There are two categories of opposition to the Common Core. One can oppose the Common Core on principle: it’s seen as a top-down imposition of standards that further burdens local districts, increases schools’ entanglements with the federal bureaucracy, and once again expands the government’s powers . Although the states’ process of adopting the Common Core was different from that of No Child Left Behind–the Common Core was not straightforwardly federally legislated–the objection to its adoption is consistent with conservative values.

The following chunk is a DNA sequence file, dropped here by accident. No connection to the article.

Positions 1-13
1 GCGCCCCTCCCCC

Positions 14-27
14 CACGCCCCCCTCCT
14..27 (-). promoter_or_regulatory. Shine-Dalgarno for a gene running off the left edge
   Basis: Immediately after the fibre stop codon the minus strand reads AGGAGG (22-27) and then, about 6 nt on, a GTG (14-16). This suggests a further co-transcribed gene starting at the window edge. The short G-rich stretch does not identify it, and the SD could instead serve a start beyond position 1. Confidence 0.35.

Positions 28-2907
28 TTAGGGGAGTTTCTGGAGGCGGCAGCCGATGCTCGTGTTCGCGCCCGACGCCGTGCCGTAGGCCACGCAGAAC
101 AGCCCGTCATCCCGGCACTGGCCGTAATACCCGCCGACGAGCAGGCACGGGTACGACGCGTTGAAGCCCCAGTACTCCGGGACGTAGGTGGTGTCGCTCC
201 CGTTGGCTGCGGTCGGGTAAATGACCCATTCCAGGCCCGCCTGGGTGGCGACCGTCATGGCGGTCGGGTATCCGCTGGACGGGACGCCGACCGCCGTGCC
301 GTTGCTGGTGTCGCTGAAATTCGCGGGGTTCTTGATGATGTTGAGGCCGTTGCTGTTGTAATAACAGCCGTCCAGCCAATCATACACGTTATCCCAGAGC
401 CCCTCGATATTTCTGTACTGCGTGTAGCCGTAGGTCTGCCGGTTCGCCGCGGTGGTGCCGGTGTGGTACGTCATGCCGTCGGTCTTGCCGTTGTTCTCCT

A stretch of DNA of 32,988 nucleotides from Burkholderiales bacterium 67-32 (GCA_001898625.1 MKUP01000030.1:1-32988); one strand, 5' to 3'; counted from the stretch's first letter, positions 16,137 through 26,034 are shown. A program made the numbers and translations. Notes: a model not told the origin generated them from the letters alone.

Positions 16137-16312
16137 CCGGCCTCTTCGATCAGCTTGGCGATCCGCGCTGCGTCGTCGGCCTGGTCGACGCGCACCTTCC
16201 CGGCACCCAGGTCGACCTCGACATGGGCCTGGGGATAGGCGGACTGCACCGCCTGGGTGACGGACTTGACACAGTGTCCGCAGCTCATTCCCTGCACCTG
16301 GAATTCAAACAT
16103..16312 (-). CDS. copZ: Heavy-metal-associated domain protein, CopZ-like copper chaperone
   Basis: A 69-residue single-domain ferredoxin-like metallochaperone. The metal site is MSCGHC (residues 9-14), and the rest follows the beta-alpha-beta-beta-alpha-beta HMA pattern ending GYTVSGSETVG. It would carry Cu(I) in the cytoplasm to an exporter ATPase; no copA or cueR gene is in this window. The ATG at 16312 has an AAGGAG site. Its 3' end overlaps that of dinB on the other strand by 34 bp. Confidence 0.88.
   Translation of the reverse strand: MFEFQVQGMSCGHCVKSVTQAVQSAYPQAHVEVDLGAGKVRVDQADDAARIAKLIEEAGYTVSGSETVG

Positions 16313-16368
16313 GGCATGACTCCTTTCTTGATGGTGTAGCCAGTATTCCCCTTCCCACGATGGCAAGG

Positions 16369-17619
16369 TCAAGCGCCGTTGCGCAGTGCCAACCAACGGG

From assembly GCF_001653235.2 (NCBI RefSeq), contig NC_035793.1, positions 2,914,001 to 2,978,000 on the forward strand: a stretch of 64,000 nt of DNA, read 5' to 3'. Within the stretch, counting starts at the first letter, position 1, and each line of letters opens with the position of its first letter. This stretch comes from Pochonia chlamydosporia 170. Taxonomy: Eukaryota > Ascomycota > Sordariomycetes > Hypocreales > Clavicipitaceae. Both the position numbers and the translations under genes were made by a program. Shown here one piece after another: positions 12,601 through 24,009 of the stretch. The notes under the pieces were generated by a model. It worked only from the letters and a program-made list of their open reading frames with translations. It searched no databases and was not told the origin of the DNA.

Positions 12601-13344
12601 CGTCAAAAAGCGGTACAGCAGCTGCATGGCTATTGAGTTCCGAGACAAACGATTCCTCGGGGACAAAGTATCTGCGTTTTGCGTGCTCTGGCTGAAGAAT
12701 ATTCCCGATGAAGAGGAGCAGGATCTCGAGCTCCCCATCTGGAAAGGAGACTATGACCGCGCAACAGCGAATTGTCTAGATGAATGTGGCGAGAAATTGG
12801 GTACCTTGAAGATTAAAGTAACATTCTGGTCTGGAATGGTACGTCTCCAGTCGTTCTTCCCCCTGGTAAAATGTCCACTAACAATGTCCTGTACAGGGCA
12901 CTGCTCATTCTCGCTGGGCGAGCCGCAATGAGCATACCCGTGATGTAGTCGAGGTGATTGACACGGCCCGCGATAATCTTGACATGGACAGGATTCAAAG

Americans on both sides of the political spectrum have also opposed the Common Core (for English Language Arts) based on its content. However, often the proffered evidence of this damaging content do not hold up as effective indictments of the Common Core. These samples do not reflect the statements of the document usually for one of three reasons, all connected to implementation: 1.) publishing companies rushed to produce materials ostensibly aligning with the Common Core and some of the resulting textbooks and other materials lacked the quality we want to see in our schools; 2.) the resulting testing systems that were rolled out, again by private companies, had some defects that needed addressing by both the company and the schools administering them, forever creating an association in the minds of teachers, kids, and parents of Common Core with “awful days in the computer lab;” 3.) school districts could interpret the standards through their own lens of non-traditional instructional approaches, continuing to teach in the way they thought best no matter what the standards actually said, at times to the students’ detriment.More